Turning Your Wedding Dress Into Something Old and Forever

Kate makes her First Communion on Saturday. And she’s doing it in my dress.

This is kind of a thing in our family. Back when my brothers and I were getting married, my mom used her dress and my grandmother’s dress to make garters for the brides. They were our something old, and especially meaningful for me, since my grandmother passed in a horrible car accident only a few months before I met Shea. She should have been there on my wedding day and the garter made me feel like she was.

When the grandbabies started coming, my mom made a christening gown. Five grandsons later, she got to make a bonnet for Kate.

As soon as she found out Kate was going to wear my Communion dress, she sent me some lace from her dress to trim the veil and satin covered buttons from my grandmother’s dress.

My grandmother, Virginia (1944):


My mom, Terri (1968):

Ted and Terri, August 17, 1968

Me (1979):


Kate in her christening gown (2008):


Kate in my dress with lace trimmed veil:


My mom says all she has left of the two dresses is scraps. I think it makes her a little sad.

But the wedding dresses are a magical part of our family history. They could have hung in closets for the last 50 years, and for what? My grandma was tall for her generation, but still five inches shorter than my mom, so even though my mom wanted to wear her dress, it was too short.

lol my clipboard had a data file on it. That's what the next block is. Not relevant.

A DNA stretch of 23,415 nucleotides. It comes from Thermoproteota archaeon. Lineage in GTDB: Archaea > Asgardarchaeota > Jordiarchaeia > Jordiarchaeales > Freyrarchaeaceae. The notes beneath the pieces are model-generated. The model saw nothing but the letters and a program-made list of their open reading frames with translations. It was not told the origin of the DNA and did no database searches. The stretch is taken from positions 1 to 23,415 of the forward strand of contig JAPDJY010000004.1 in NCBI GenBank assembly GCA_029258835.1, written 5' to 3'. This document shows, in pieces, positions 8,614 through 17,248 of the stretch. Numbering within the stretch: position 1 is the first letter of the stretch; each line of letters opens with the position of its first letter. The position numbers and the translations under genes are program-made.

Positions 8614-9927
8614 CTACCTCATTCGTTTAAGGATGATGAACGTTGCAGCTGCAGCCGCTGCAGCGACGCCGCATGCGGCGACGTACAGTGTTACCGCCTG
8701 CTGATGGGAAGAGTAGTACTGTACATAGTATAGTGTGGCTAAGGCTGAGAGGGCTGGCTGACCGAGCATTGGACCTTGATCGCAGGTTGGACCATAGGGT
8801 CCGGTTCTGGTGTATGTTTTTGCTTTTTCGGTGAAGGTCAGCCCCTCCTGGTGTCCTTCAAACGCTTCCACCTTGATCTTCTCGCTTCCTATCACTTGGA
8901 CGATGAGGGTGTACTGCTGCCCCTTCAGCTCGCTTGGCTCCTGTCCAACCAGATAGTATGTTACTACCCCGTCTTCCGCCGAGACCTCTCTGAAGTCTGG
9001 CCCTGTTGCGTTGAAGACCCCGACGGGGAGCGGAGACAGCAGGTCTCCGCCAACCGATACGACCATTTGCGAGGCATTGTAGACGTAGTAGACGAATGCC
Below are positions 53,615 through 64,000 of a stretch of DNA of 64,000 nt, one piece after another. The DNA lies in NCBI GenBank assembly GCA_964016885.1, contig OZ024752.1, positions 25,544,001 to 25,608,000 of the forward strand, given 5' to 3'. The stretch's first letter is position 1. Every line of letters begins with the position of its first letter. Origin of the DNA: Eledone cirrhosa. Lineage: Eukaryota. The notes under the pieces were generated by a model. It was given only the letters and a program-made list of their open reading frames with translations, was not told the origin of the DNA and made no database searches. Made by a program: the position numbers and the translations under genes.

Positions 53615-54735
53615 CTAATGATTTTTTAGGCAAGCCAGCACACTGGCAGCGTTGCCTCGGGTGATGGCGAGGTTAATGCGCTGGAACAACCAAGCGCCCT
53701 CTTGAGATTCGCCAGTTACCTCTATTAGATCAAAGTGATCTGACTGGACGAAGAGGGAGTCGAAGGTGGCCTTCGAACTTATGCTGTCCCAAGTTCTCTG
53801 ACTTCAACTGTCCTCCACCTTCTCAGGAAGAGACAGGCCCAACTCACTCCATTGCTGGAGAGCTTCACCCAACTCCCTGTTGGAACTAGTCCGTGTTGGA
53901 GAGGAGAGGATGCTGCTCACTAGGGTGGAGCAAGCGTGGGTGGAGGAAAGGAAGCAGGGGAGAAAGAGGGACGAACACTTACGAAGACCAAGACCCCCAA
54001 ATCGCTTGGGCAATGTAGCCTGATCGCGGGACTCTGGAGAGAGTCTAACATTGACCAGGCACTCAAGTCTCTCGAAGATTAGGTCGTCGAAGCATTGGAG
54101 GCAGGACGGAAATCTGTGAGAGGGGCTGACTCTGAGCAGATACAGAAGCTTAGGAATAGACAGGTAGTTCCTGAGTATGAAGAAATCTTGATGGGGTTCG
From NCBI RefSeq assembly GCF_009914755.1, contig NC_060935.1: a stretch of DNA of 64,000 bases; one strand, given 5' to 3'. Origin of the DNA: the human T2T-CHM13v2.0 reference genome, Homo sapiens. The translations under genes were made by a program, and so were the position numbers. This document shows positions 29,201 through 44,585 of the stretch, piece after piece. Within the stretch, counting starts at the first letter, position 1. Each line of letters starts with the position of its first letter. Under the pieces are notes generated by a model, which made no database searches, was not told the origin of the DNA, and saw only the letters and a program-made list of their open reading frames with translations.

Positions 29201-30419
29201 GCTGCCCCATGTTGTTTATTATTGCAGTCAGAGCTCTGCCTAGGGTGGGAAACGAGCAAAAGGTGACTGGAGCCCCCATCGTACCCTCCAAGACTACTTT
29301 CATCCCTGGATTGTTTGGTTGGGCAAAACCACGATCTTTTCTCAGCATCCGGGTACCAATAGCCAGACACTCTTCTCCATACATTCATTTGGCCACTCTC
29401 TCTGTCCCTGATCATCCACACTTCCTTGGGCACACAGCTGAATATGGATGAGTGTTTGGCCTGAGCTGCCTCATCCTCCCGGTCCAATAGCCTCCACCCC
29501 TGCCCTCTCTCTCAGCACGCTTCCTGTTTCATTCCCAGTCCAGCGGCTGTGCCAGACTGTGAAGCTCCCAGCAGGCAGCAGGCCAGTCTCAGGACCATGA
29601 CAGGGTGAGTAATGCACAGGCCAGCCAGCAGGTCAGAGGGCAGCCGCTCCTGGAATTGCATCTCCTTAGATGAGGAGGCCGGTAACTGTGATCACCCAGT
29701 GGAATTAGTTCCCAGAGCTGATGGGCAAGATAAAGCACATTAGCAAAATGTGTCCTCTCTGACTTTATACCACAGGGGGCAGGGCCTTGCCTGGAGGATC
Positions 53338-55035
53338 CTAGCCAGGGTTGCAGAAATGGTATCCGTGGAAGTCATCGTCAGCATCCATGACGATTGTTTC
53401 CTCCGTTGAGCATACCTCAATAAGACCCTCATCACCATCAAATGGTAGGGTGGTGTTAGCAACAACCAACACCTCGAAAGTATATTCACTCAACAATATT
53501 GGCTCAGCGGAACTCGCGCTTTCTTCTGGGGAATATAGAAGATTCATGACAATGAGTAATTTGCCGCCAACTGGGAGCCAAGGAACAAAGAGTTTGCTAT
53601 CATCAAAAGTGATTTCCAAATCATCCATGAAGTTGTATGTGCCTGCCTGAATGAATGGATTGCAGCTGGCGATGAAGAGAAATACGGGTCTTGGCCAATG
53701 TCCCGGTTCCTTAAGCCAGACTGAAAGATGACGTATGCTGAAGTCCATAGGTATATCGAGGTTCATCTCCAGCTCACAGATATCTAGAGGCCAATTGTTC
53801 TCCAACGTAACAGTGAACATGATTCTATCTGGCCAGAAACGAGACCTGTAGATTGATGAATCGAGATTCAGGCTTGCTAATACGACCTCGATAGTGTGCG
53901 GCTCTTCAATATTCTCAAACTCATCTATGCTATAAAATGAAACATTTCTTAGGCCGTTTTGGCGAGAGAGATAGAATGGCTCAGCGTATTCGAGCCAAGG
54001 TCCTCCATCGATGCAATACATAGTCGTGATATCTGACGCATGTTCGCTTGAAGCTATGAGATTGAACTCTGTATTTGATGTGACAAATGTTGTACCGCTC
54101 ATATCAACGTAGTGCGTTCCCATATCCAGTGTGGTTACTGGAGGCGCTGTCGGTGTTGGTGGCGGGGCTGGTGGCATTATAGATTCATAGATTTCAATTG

I am the same height as my mom, but…how shall I say…more bosomous. I didn’t fit in her dress.

They would be hanging there still if my mom hadn’t had the courage to make them into something new, and lasting.

Now I have a garter to pass on to my girls when they marry. Or I will make them new ones from my dress and pass mine on to my granddaughters. Maybe eventually, there will be a collection from which to choose, our version of the Crown Jewels.

The christening gown is embroidered at the bottom with the name of each child who has been baptized in it—all three of mine and one of my nephews. It’s a living record of faith that I hope gets handed down for generations, until there’s no more room for names and a descendent of mine cuts up her wedding dress to make a new one for her grandchild.

In the meantime, Annie swears she will also wear my Communion dress when the time comes. And before anyone goes bridal dress shopping, I’ll pull my dress out of storage, just in case. If not I won’t be afraid to take scissors to that thing and make precious heirlooms for the grandkids that come along.

Just like a wedding is about a marriage and not a day, a wedding dress is about a family and not a bride.

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